Welcome to Olivia Jade's Redemption Tour

Illustration for article titled Welcome to Olivia Jade's Redemption Tour
Screenshot: Facebook/Red Table Talk

Wooo, boy. On Tuesday, Olivia Jadedaughter of Lori Loughlin (Aunt Becky) and Mossimo Giannulli, both of whom took plea deals for their involvement in the highly publicized College Admissions Scandal—sat down with Jada Pinkett Smith, daughter Willow Smith, and her mother Adrienne Banfield-Jones on Smith’s Facebook Watch show Red Table Talk, the premiere space for celebrity crisis publicity, to discuss the controversy. (To recap: in Spring 2019, Becky and Mossimo were caught dropping $500,000 in bribes to gain admission for their daughters Olivia Jade and “the other one,” Isabella Rose Giannulli, into the University of Southern California. They pled not guilty, then guilty, because they were guilty.)

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The episode begins with Jada Pinkett Smith, Willow Smith, and Adrienne Banfield-Jones discussing what having Olivia Jade on their show means—is she trying to use three black women for her redemption arc? (Yes.) Or does she view the red table as a place for open and considerate conversation? (Maybe, but mostly the first thing.)

Jade arrives, smiling and cheerful, admitting that she feels “nervous... ashamed and embarrassed,” about the whole ordeal—and that she hasn’t spoken to either parent since they became incarcerated.

“I didn’t come on here today to, like, try and win people over,” she explains at the twenty-minute mark. “‘Oh, I need people to like me.’ I just want to apologize for contributing to these social inequalities, even though, maybe, I didn’t realize it at the time. Like, being able to come here and recognize that I am aware.”

When pressured to admit whether or not she was angry at her parents for bribing her way into college, she said: “To be honest, I wasn’t angry, and I think it’s because I didn’t have a good understanding of what just happened. I didn’t see the wrong in it. Like, 100 percent honestly, when it first happened, I didn’t look at it and say, ‘Oh my god, how dare we do this?’ It was like, ‘Why is everyone complaining? I’m confused about what we did.’ And that’s embarrassing to admit. That’s embarrassing, that I walked around my whole 20 years of life not realizing, ‘You have insane privilege. You’re, like, the poster child of white privilege. And you had no idea.’”

So what’s the point of having Olivia Jade on the show? I assume to make viewers recognize that she didn’t understand that using her financial privilege and celebrity to get whatever she wants is bad, but also to make viewers sympathize with her situation and school Jade on white privilege in the same breath. Next time, let’s have some non-rich people interrogate her, shall we?

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It’s not until the final five minutes that Adrienne Banfield-Jones mentions how bonkers it is that Jade’s parents went to the extent that they did to get her into USC—fake photo shoots and dropping half-a-million in bribes over an extended period of time—which Jade meets with, “I think what was hard for me too is [that] I worked my ass off in high school. I wasn’t slacking in high school. I don’t want to discredit myself to the point where it’s like, ‘I have all this and also I didn’t care. I really did care. I was always a very involved student. I think that I put a lot of trust in a person that claimed their profession was college counseling,” no doubt a reference to Rick Singer, confessed orchestrator of the College Admissions Scandal. She continues, “And it led me in a wrong direction. And it’s not to shift blame, but it’s just to explain, like, I wasn’t aware of what was going on.” Okay!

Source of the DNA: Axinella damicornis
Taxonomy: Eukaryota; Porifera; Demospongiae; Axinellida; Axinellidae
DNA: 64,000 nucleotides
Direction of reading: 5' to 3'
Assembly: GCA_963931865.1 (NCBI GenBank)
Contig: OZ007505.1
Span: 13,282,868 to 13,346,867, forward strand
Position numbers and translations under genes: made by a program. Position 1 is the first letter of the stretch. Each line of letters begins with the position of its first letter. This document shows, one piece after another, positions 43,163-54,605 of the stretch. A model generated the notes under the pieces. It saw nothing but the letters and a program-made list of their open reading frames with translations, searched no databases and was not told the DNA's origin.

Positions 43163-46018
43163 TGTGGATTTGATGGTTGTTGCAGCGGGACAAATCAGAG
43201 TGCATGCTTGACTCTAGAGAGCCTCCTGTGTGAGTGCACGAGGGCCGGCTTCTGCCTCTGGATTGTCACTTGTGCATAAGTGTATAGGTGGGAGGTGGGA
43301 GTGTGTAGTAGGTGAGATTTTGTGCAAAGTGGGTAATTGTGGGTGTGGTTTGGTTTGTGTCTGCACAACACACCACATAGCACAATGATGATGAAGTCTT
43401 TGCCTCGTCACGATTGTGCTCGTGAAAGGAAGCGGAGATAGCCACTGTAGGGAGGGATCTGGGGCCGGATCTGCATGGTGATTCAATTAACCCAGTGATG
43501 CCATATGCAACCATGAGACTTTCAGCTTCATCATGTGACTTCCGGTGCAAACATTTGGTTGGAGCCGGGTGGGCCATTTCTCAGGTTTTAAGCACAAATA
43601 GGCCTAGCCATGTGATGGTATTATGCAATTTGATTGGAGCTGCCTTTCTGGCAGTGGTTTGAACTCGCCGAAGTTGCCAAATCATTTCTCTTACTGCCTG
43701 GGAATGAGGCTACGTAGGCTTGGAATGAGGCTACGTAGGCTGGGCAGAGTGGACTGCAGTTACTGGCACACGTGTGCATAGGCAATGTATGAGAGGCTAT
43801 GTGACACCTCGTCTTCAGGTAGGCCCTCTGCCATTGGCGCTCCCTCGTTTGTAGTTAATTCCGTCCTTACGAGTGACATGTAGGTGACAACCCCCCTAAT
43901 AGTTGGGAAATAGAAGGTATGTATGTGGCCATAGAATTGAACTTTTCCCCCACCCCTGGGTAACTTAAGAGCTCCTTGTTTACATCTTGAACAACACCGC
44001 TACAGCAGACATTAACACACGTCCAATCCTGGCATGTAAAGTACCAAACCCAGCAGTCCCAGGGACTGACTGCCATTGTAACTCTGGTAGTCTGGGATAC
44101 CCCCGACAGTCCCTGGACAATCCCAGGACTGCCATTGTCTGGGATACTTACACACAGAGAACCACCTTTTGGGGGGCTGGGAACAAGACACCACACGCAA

When the conversation comes to a close, Jade says, “I’ve never done an interview before, I don’t think. I think this is my first interview,” an obvious and easily researched lie. The symbolism!

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At any rate, I imagine the Olivia Jade redemption tour will continue. Both Loughlin and Giannulli were sentenced to jail time—Aunt Becky got two months in prison, 100 hours of community service, and was ordered to pay a $150,000 fine, while Giannulli received five months in prison, ordered to pay a $250,000 fine, and made to conduct 250 hours of community service. If all goes according to plan, Loughlin will be out by Christmas, and Giannulli will join his family in Spring 2021, TMZ reports.

URL: Senior Writer, Jezebel. IRL: Author of the very good book 'LARGER THAN LIFE: A History of Boy Bands from NKOTB to BTS,' out now.

DISCUSSION

No, no no no no NO!
Fuck that entitled piece of extreme white privilege shit. Rewind to when she was gloating about never going to class, insinuating that she knew her parents bribed her way in even though she said she never wanted to go in the first place since she’s a self-proclaimed “celebrity influencer”.
Oh but she just an innocent kid. NO!
How about giving a platform to all the low income minority mom’s that busted their ass to get their kids to a better school so they could hopefully find one ounce of opportunity but are serving lengthy jail sentences for supposedly cheating schools.
Or keep pounding on the systemic racism topic that created such an obscenely lopsided education system that grovels at the feet of the rich while turning it’s back on large swaths of society.
That smug c*nt getting any airtime is beyond infuriating.